Water regulations unfair to farmers, contribute to sprawl
How ironic to find, in the October Bay Journal, two articles featuring Gov. Paris Glendening’s efforts to curb sprawl. The reality is that through his misguided policies on agriculture, this governor has played right into the hands of developers of farmlands. As it stands, his legacy will be the accelerated conversion of open space, rampant development and sprawl.
As a farmer, I deny neither the existence of agricultural pollution, nor the need to address the issue. Nutrient management planning, in and of itself, is a good idea. Mandating that plans be written by state-certified consultants to conform to awkward and ill-conceived regulations rife with irrationalities and inconsistencies is not.
The failure of the voluntary program to deal with phosphorus was a failure of science, not a failure of environmental conscience in the agricultural community. Once the problem was recognized, the industry moved rapidly to address it — voluntarily.
In the case of nitrogen, you can apply the appropriate amount at the appropriate time and plan for a cover crop to scavenge what the crop can’t use, for example, in the event of a summer drought. But if, as in 1999, the remnants of a hurricane sweep up the coast and dump 17 inches of rain in the middle of September, that unused nitrogen is going to be lost anyway.
In choosing the politically expedient route of mandatory nutrient management plans, the administration not only insulted farmers, who feel unappreciated and misunderstood, but also lost an opportunity to get to the roots of most agricultural pollution.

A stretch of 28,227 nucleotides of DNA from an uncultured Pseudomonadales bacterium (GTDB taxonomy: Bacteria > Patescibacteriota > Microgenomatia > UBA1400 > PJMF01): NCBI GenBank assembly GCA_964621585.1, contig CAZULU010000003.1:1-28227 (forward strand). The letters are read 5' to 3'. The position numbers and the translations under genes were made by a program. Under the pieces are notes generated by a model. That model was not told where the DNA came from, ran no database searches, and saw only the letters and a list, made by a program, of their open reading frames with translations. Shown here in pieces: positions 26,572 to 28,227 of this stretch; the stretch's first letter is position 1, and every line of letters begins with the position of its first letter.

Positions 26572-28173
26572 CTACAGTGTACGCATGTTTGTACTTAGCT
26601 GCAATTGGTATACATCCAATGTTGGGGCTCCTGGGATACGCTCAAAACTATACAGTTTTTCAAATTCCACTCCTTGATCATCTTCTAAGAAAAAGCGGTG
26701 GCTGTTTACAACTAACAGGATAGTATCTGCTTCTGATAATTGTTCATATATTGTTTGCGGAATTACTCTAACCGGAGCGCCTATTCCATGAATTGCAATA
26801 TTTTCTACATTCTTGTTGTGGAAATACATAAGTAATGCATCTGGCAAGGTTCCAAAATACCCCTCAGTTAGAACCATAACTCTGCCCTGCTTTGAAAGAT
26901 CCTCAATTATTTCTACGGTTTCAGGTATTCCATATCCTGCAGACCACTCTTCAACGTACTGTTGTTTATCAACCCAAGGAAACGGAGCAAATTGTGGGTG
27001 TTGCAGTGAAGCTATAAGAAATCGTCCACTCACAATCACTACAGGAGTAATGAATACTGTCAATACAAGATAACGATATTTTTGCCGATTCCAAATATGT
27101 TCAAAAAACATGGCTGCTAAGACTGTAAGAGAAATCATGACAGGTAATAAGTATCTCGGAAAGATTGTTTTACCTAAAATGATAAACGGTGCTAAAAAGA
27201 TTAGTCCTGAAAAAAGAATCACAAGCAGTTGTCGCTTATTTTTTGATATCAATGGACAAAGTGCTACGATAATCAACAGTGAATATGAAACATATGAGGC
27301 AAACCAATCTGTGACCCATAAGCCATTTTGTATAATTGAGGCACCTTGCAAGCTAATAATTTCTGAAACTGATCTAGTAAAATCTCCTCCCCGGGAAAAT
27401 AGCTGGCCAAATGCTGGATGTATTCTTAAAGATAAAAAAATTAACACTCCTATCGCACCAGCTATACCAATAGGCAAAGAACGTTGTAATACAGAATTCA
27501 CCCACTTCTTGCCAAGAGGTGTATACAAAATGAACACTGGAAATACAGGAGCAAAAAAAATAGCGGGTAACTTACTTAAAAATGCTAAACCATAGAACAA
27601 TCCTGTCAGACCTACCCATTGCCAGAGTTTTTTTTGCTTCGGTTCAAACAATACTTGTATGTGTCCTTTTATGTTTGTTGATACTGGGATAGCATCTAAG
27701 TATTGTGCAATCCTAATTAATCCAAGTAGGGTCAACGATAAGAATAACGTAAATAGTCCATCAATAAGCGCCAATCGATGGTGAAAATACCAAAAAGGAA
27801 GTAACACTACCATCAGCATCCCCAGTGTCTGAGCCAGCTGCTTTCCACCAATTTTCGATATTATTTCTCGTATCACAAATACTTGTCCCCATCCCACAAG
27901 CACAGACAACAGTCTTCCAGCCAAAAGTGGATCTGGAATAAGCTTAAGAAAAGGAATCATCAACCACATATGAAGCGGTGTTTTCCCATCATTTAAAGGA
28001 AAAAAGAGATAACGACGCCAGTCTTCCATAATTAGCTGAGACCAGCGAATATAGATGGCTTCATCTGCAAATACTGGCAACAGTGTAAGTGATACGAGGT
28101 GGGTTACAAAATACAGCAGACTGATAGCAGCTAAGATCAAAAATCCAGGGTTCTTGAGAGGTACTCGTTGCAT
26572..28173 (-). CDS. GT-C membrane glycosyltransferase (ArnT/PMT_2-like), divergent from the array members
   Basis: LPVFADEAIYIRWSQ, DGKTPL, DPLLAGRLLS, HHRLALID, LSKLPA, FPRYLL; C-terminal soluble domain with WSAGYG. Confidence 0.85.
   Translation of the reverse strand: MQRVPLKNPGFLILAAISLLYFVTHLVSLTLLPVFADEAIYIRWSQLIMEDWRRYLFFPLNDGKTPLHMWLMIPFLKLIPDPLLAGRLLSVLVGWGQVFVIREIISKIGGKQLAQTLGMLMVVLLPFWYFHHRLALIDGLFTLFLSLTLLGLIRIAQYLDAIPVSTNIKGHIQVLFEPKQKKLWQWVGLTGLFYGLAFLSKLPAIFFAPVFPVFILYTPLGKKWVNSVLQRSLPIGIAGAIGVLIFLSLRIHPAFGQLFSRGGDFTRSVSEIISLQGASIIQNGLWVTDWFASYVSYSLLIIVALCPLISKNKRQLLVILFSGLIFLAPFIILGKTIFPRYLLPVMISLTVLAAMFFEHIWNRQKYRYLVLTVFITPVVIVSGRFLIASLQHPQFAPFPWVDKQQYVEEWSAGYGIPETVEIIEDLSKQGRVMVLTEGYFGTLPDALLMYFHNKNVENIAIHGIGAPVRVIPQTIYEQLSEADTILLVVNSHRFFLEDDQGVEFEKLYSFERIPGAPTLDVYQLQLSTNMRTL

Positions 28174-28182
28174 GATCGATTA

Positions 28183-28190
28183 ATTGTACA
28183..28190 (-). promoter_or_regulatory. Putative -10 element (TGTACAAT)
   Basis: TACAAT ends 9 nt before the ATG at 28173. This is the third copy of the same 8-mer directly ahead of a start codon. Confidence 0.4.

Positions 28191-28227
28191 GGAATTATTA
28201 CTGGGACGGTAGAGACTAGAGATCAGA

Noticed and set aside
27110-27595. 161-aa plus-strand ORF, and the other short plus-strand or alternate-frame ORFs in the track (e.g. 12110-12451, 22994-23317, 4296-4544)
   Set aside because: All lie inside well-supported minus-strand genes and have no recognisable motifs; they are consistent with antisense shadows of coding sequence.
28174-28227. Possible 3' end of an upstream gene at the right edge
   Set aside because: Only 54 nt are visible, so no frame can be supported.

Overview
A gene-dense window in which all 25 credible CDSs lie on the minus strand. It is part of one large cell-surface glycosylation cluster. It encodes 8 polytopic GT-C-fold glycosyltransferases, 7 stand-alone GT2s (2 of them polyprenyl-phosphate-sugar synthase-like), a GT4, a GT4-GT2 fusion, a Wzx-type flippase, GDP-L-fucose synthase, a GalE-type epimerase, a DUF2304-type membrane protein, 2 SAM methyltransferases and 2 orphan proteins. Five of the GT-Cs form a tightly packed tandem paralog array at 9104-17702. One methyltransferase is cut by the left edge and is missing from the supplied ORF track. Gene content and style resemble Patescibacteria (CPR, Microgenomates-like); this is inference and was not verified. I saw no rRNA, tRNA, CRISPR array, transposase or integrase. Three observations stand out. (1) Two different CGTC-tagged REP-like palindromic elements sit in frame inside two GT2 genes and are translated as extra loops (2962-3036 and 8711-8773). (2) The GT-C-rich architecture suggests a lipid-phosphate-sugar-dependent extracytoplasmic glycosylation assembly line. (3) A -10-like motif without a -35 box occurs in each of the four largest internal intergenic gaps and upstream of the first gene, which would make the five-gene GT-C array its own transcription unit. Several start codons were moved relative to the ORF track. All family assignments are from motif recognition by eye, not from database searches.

The modern agricultural landscape was not created by farmers alone. If it is to be changed, we need something other than government regulation and programs. We need broad-based consumer support for an environmentally sensible agriculture featuring more agro-forestry and buffer crops.
The frustration and discouragement of farmers is not lost on developers, who are aggressively advertising to an all-too-receptive audience.
We are indeed at a crisis. The Water Quality Improvement Act of 1998 needs to be scrapped and replaced with a policy grounded in the understanding that our agriculture is shaped by society as a whole, not be farmers alone, and is built on a solid foundation of respect and appreciation for, and trust in Maryland farmers.
M. Chase Tanner
Menhaden critical to recovery of Bay
This is to congratulate Jim Price for his fine commentary on the Atlantic menhaden that appeared in the October issue of Bay Journal. I would like to amplify the importance of rebuilding the menhaden stock because, as Mr. Price points out, they fulfill an important function by removing phyto– and zooplankton directly from the water column by filter feeding.
We have heard a lot in recent months about rebuilding oyster stocks in the Bay and how their filter feeding activity will benefit the Bay’s water quality.
Oysters, though, live on the bottom and therefore only filter water that is at or near the bottom sediments. They must wait until detrital particles sink to the bottom before they can filter them out.
Menhaden, on the other hand, feed in surface waters and remove phyto– and zooplankton much more efficiently than waiting for it to sink to the bottom. This directly benefits water clarity, one of the three parameters the Bay Program is proposing as indicators of the Bay’s water quality.
As I have stated before in this publication, I believe that the menhaden fishery needs to be managed to increase its numbers because these fish are critical to the Bay’s ecology and are in serious decline at the present time.
Lastly, I would like to offer the following limerick:
“In the East, there is Chesapeake Bay,
It has too much chlorophyll a,
Said the Fed, clean it well,
Or there’ll be a TMDL,
All enforced by the EPA.”